‘Not Enough Words’: Singer / Songwriter Tom T. Hall Remembers His Friends | New
OLIVE HILL From his hometown of Olive Hill to the Grand Ole Opry, Tom T. Hall inspired many friends, family and fans before his death Thursday at his home in Franklin, Tennessee. He was 85 years old.
Although he made great accomplishments as a Grammy Award winner with a place in the Country Music Hall of Fame among other accolades, his friends and acquaintances are remembered as a loyal and loyal man to his heart, and like a person who has never forgotten his roots.
“It’s really not what you would expect from a person of this stature. You would think he wouldn’t have time for someone like me, but he took time for someone like me, ”said Lisa Conley, who was lucky enough to get to know Hall by opening a tribute to the Olive Hill Welcome Center.
Hall, who was also known to fans as “The Storyteller”, was best known for hits like “Harper Valley PTA”, “(Old Dogs, Children, and) Watermelon Wine” and “The Year That Clayton Delaney Died, ”where he spoke of his own experiences, many of which took place in or around Olive Hill.
Alma Sturgill, owner of Sturgill’s Music Center in Olive Hill, spoke of knowing Hall as both a friend and songwriter when he performed music with her late husband, Darvin Sturgill.
“He always said ‘I won’t do any recording.’ I said ‘Tom you did better on that song than whoever recorded it’ so he decided to start recording, ”Sturgill said.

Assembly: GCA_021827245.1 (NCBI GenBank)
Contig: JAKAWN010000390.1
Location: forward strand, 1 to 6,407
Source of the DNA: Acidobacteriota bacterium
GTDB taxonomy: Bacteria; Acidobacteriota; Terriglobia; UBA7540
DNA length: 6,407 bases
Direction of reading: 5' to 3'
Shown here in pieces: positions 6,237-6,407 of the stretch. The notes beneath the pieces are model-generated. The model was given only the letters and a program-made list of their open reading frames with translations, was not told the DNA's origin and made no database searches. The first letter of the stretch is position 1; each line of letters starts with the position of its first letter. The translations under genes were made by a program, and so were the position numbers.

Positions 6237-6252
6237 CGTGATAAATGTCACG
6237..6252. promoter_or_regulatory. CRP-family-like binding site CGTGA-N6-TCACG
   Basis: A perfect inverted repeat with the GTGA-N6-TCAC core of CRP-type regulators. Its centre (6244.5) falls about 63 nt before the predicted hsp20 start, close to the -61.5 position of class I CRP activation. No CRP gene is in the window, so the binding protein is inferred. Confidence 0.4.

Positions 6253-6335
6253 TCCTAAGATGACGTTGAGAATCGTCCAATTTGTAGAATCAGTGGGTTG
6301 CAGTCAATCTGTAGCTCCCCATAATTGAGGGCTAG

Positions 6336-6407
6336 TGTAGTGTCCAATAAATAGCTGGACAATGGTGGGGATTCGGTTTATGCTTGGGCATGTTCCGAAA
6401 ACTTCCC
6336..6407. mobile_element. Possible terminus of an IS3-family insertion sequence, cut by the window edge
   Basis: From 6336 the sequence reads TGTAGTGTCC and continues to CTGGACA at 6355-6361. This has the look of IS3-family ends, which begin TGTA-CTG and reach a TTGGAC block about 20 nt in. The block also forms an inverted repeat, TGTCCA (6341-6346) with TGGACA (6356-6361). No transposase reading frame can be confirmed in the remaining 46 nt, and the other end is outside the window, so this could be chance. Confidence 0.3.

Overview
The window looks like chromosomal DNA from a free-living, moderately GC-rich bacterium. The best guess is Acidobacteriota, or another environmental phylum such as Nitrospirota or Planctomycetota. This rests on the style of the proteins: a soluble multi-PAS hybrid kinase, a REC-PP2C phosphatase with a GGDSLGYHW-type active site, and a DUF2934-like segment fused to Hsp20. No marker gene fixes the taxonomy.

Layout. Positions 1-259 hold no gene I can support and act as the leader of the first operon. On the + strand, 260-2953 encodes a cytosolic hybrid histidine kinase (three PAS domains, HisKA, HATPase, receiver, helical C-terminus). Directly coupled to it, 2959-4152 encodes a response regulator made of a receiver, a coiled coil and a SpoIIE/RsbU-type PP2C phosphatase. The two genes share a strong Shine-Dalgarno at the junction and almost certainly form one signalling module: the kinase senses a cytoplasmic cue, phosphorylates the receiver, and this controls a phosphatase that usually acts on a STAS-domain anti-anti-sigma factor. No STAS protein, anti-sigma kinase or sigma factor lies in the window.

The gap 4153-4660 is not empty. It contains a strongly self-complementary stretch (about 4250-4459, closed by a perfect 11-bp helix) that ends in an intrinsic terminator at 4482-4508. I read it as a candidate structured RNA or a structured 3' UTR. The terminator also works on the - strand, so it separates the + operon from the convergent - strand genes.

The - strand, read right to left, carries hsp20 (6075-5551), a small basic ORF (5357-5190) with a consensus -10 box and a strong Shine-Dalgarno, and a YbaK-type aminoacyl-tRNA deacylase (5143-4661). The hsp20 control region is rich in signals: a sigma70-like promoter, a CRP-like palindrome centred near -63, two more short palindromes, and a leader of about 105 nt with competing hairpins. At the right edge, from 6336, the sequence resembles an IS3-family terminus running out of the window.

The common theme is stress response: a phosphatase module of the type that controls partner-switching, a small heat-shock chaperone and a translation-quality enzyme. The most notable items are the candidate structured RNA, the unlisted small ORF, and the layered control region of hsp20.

Hall’s awards included a Grammy for Top Album Ratings in 1973, the Society for the Preservation of Bluegrass Music of America’s Songwriter of the Year award 12 times between 2002 and 2015, and a place in the Kentucky Music Hall of Fame, Country Music Hall of Fame, Songwriters Hall of Fame and Bluegrass Music Hall of Fame with his wife Dixie.
Prior to his passing, Hall had donated a large amount of his memorabilia to the Olive Hill Visitor Center and left a lasting impression on Conley, the president of the Olive Hill Chamber of Commerce.
“People don’t realize how loving and caring Tom T. Hall was until you talk to friends and people who worked for him, his family,” Conley said. “There just aren’t enough words. There are not enough positive words to describe this man.
Hall’s death sent shockwaves not only through the worlds of country and bluegrass music, but also through his lifelong friends and family.
“When you’re really close to people, it’s different to know them. But Tom was nice, ”Sturgill said. “He looked more like a brother.